When I was teaching MEH, I usually introduced Prussia in my Rise of Eastern Europe unit, which was really encapsulated in what I called 'The Three Greats' (Peter the Great, Frederick the Great, and Cat
John Crossen
Just a fantastic book about the history of Prussia from it's inception to the end of World War II. Full of details, but very well written and flows quite nicely. Highly recommended
Viktoria Michaelis
As everyone who has spent more than ten minutes in a classroom knows, history is a boring subject packed with dates and names which have to be learned by heart so that, at the end of the year, everything can be regurgitated on an exam paper. The textbooks given out are bland, filled with maps and the occasional portrait, and seem to whisk the reader through hundreds of years as if it were a forty-five minute lecture. It is hard enough finding interest for current events, when so much information ...more
Interesting overview of the political and cultural evolution of Prussia: from Catholic to mostly Lutheran, from Brandenburg to the single biggest part of future Germany, from Duchy to Kingdom.

The state was never meant to become a main player in the Holy Roman Empire: having no fertile arable land, surrounded by strong empires (Sweden, Poland, Russia,...). But as Elector its rulers increased its political power and inherited huge pieces of land (Rhineland, East Prussia, etc.). Most strikingly, Fr
George Serebrennikov
I usually do not like overviews of history, especially coverage of hundreds of years, as it is typically superficial and lacks depth and analysis. Moreover, I was especially concern with “Iron Kingdom” by Christopher Clark, as it covers the history of Prussia, history that includes such famous names as Frederic the Great and Bismarck, and closely intertwined with the greatest and most-interesting events that shape the modern Europe. Just to name the few: 7-years war, partition of Poland, Enlight ...more
It is the story of a corner of Europe where her destiny was three times decided: at the end of the Thirty Years war, when the Great Elector vowed never again to let his country - then Brandenburg - be pillaged and left bleeding to death, in 1750 at the apex of Frederick the Great's reign and the age of Enlightenment, in 1813 during the War of German Liberation, and the reforms that followed that heralded the kingdom of Prussia as a formidable military power, and in 1933 when, finally, the Prussi ...more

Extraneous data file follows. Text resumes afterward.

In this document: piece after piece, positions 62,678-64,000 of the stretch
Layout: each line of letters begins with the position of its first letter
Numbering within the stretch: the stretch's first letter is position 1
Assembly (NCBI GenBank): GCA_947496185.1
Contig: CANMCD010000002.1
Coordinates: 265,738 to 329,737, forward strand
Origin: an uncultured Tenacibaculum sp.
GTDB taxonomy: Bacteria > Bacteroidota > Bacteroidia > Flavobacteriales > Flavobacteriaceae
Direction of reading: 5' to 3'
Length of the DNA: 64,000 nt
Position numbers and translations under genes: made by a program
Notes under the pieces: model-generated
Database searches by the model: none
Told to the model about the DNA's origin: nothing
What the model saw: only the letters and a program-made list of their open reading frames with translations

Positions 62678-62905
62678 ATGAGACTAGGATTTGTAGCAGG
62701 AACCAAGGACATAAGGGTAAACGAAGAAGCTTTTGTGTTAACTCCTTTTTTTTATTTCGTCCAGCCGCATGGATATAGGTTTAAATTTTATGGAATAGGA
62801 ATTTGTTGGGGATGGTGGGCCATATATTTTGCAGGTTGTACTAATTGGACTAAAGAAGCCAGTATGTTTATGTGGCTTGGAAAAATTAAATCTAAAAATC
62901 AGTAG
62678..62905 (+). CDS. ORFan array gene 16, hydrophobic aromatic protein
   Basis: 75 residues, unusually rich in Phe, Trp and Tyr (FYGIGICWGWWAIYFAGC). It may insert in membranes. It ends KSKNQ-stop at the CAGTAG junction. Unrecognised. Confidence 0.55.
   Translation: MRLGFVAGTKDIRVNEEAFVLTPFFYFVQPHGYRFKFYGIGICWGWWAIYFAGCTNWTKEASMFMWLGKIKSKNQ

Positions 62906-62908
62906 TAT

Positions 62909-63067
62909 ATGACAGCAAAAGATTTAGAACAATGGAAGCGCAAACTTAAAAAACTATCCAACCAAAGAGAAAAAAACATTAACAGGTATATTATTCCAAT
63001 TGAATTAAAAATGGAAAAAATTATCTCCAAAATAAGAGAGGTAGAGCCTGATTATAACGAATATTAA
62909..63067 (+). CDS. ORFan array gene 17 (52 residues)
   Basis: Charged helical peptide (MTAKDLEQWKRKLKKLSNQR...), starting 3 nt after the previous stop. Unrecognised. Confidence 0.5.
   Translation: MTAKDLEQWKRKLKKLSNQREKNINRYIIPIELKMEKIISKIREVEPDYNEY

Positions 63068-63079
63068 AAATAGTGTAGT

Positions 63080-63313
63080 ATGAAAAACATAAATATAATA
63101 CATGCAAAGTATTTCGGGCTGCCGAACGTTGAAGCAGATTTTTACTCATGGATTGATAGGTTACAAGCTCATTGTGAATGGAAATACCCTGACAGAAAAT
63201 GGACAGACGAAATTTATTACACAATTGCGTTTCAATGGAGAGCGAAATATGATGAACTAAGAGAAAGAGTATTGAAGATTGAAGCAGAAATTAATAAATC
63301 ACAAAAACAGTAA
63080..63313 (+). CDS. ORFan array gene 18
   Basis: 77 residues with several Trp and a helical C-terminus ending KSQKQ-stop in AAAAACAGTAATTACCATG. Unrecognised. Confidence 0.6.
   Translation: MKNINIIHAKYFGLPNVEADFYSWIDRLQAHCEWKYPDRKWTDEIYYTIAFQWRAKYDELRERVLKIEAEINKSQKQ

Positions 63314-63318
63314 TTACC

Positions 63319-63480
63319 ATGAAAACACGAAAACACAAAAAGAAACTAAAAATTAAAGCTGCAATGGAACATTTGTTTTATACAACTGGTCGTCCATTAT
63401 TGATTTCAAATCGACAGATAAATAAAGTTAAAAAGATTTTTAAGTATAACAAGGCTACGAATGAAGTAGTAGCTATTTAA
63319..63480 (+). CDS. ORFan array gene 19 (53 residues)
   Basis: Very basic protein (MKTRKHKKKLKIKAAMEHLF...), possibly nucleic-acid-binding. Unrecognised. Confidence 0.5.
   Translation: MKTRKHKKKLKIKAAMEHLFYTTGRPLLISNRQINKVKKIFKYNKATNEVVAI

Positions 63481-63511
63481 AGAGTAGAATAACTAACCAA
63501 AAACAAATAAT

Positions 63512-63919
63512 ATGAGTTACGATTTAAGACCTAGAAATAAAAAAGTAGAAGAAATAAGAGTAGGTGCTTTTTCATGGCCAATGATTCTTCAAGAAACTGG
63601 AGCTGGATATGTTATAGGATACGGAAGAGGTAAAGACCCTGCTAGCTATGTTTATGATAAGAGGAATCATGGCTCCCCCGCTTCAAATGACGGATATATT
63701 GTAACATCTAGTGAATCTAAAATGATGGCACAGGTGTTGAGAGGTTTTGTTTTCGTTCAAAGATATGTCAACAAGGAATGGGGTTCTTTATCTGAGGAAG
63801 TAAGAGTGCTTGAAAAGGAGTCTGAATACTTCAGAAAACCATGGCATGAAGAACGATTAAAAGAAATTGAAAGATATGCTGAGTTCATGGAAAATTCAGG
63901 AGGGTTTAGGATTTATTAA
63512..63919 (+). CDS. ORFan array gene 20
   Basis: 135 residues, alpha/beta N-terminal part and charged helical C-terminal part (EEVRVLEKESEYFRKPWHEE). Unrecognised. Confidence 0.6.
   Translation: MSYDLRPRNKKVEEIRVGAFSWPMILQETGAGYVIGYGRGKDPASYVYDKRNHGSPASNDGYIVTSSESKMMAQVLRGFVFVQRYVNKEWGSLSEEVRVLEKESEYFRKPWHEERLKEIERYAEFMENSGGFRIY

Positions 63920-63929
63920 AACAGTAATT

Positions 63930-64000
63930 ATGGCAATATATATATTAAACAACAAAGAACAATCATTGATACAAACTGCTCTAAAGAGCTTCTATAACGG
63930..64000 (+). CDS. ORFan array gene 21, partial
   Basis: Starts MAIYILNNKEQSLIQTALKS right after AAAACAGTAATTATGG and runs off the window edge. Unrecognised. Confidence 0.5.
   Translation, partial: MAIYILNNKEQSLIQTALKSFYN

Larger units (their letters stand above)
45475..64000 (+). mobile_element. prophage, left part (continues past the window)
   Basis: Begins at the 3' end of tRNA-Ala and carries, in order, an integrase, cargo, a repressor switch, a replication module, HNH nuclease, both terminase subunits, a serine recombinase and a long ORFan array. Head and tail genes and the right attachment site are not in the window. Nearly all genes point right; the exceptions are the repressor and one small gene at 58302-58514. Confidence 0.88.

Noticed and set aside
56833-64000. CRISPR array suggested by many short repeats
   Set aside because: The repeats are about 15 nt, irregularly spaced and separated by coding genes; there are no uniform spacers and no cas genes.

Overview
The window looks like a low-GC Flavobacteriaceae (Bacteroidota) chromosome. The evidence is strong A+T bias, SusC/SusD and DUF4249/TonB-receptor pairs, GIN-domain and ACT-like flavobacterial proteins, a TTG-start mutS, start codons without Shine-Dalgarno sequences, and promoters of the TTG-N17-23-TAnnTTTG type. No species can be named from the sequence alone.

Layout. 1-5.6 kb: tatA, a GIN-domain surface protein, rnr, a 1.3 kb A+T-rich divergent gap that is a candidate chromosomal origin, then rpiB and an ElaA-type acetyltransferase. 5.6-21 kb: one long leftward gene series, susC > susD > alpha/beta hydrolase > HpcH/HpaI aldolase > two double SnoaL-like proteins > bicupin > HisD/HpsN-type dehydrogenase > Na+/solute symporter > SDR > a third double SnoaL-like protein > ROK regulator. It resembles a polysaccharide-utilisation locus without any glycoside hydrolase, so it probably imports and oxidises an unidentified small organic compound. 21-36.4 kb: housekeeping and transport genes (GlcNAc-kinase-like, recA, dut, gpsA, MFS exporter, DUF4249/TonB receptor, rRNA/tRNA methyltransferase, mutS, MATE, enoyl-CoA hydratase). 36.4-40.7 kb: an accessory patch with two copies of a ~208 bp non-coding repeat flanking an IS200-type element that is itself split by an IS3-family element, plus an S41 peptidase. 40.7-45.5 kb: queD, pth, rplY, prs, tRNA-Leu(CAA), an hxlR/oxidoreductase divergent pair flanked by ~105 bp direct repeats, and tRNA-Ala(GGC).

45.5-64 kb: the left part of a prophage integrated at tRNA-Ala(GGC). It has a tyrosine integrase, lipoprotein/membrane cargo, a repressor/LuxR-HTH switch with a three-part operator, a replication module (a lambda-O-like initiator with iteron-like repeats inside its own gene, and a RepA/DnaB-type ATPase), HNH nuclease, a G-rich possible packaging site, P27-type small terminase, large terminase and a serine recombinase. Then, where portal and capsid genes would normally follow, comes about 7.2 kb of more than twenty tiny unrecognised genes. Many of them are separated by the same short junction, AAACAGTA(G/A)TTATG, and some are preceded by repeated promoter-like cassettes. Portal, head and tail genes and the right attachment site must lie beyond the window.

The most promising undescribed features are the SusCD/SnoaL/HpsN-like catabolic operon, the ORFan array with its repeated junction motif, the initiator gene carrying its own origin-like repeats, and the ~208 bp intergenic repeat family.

This history of Prussia has enough flaws that giving it four stars doesn't quite feel justified but giving it three stars is underrating it.

The primary problem is that -- like many bits of non-fiction written by specialists in their field -- the book is chock full of bits where the author assumes you already know what he's talking about. In some cases I did...but not all. So when he uses "Kaiser" with no gloss it didn't bother me but not all readers will feel the same.

Another problem with the bo
Alan Jacobs
This was a difficult read, but I accomplished my purpose filling a bit of the gap in my knowledge of European history. The author is an academic, and refers often to events and people who other academics might have heard of, but not me. Fortunately, I read this on my Kindle Fire, and could instantly look things up in dictionaries and in Wikipedia. I had to do this repeatedly.

So it took a long time to complete this book, and I forgot about 99% of it. But I now have a much wider perspective on how
This review has been hidden because it contains spoilers. To view it, click here.
Randy Mcdonald
Prussia, annihilated after the Second World War by Allied powers eager to eradicate the militarism that led to the Third Reich, is undergoing something of a revival in historical writing, with works like Christopher Clark's Iron Kingdom: The Rise and Downfall of Prussia, 1700-1947 demonstrating a decidedly impressive reediting of the traditional blood-and-war narrative associated with Prussia.

Put briefly, Clark makes a convincing case that Prussia's Hohenzollerns responded to the devastation inf
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Christopher Munro "Chris" Clark is an Australian historian working in England.
He was educated at Sydney Grammar School between 1972 and 1978, the University of Sydney where he studied History, and between 1985 and 1987 the Freie Universität Berlin.

He received his PhD at the University of Cambridge, having been a member of Pembroke College, Cambridge from 1987 to 1991. He is Professor in Modern Eur
More about Christopher Munro Clark...
The Sleepwalkers: How Europe Went to War in 1914 Kaiser Wilhelm II (Profiles in Power Series) Culture Wars: Secular-Catholic Conflict in Nineteenth-Century Europe The Politics of Conversion: Missionary Protestantism and the Jews in Prussia 1728-1941 Ordinary Prussians: Brandenburg Junkers and Villagers, 1500-1840